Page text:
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Miss. open carry gun law on hold a while longer

 

 

 

Emily Wagster Pettus/The Associated Press

 

JACKSON -- Mississippi's open carry gun law remains on hold at least few more days. 

 

Hinds County Circuit Judge Winston Kidd says he'll decide by Friday whether to further extend his June 28 order that blocked the law from taking effect July 1. 

 

Kidd heard arguments Monday from plaintiffs who sued to stop the law and a state attorney who defended it. 

 

Earlier this year, legislators passed and Republican Gov. Phil Bryant signed House Bill 2, which says adults don't need a permit to carry a gun that's not concealed. Supporters say it simply reinforces the right to bear arms that's in the Mississippi Constitution, but opponents worry the law could lead to people being careless with firearms. 

 

Democratic Sen. John Horhn of Jackson said he regrets voting for the bill because it was not thoroughly debated. He said he plans to meet with Bryant on Wednesday and ask the governor to call lawmakers into special session to clarify the law. 

 

Bryant spokesman Mick Bullock told The Associated Press that the governor is willing to meet with lawmakers, as the schedule allows. "However, the potential for the governor to call a special session on this issue is nonexistent," Bullock said. 

 

Hinds County District Attorney Robert Shuler Smith and others, including some constables, sued to block the measure. They said it could put law enforcement officers and others in danger if people are carrying guns with no training. During court Monday, plaintiffs' attorney Lisa Ross asked Kidd to declare the law unconstitutionally vague because "men and women of common intelligence" could disagree about its effect.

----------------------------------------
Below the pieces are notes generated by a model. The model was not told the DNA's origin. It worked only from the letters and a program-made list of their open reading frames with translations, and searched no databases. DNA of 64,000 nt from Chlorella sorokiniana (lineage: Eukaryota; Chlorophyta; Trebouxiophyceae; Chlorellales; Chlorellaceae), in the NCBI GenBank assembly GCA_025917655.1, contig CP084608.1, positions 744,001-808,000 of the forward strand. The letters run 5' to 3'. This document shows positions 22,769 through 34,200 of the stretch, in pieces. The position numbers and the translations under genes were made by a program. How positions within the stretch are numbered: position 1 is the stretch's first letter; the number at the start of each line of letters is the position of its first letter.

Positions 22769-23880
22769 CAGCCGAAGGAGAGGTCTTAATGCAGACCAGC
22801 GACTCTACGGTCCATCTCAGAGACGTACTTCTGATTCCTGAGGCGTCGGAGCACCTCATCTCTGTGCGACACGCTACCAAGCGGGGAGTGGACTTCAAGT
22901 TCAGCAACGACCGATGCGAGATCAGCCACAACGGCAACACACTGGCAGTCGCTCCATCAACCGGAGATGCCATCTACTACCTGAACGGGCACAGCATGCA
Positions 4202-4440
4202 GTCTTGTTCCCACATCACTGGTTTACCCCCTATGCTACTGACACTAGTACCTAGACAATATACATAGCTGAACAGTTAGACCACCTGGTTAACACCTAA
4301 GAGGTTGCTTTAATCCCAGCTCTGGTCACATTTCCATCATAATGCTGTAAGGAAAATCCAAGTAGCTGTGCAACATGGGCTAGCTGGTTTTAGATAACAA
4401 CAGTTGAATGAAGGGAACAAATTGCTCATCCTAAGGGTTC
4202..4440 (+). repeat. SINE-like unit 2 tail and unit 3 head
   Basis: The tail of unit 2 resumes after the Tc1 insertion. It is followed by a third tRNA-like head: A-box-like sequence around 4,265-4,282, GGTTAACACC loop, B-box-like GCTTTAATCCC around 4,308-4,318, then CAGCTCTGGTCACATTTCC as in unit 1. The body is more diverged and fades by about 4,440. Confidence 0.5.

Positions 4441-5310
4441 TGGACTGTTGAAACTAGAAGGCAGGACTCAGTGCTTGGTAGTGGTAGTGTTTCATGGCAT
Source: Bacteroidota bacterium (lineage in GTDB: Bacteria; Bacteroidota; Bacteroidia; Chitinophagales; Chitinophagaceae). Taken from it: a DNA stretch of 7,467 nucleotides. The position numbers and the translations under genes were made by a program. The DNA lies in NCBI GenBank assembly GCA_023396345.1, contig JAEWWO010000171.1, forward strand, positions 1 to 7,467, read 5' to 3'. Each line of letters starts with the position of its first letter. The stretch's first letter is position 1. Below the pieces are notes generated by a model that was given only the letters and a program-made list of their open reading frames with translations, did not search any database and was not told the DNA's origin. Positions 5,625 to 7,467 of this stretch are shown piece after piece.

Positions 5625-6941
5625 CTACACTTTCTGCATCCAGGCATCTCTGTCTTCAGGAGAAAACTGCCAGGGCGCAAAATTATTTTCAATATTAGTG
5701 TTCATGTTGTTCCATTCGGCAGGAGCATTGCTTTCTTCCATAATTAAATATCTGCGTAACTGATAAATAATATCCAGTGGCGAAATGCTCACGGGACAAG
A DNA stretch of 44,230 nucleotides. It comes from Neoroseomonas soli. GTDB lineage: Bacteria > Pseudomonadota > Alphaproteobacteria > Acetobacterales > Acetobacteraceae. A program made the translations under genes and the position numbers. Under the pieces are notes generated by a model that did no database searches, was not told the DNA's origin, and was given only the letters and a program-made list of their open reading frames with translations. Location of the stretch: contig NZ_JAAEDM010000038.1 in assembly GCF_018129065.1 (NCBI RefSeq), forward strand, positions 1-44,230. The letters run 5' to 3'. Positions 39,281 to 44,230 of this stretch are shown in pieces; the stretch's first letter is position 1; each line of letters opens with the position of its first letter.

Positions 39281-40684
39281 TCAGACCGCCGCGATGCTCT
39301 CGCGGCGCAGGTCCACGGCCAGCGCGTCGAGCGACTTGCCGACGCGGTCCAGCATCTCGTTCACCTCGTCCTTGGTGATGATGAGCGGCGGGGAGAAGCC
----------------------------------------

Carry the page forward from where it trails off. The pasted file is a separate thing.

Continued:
"If the right to bear arms is unlimited, it means you could carry a gun anywhere, anytime, for any reason," Ross said Monday. "We are a civilized people. That's a Wild West mentality." 

 

Ross said the right to bear arms is already limited in some ways. She pointed to a previously enacted state law that prohibits guns on school and college campuses. 

 

Assistant Attorney General Harold Pizzetta told the judge that the law makes clear that no state-issued permit is needed to openly carry a gun. 

 

"What plaintiffs are attempting to do is make this a mess," Pizzetta said in response to arguments that the law would be confusing. 

 

"It is clear you don't need an open carry permit to walk down the middle of the street and mind your own business," Pizzetta said. 

 

Hinds County Constable Jerry Moore, who's also a Jackson police sergeant, testified Monday that he and other officers worry what will happen if, for example, they respond to a disturbance at a nightclub where 300 people have been consuming alcohol and all are carrying guns. 

 

"That's a fearful thing, because now you don't know who's who," Moore said, meaning it would be difficult to distinguish between those who mean harm and those who don't. 

 

Pizzetta said if someone is intoxicated while carrying a gun in a public place, that person could be charged with public intoxication. "Having a weapon is not a get-out-of-jail-free card," he said. 

 

Other state and federal laws put limits on carrying guns, Pizzetta said. For example, convicted felons are banned from having firearms. 

 

House Bill 2 passed the House 111-8 on Jan. 29 and the Senate 51-0 on Feb. 27. Bryant signed it March 4. 

 

Attorney General Jim Hood, a Democrat, issued a nonbinding legal opinion June 13 that says that even when the law takes effect, sheriffs can still ban weapons in courthouses and people can still ban weapons on their own private property, including restaurants and stores. Hood also noted that guns are still banned on school and college campuses. 

 

In many places across the state, including the state Capitol, people have been putting up signs recently to show that guns are not allowed. 

 

The chief sponsor of House Bill 2, Rep. Andy Gipson of Braxton, said its main purpose was to clarify the definition of a concealed weapon. He said it was filed in response to a 2012 opinion issued by Hood's office, which said that a concealed weapon must be completely covered. The bill says the definition of concealed weapon does not include a pistol carried in a holster if it is wholly or partially visible. 

 

With several legislators in the courtroom Monday, Ross said the law is causing confusion. "God bless our legislators," she said. "They go down there to make laws for our citizens, but sometimes they don't pay attention." 

 

A state-issued permit is still required to carry a concealed weapon. But lawmakers specified this year, in a separate bill, that information about permit holders is no longer public record.

 

 

 

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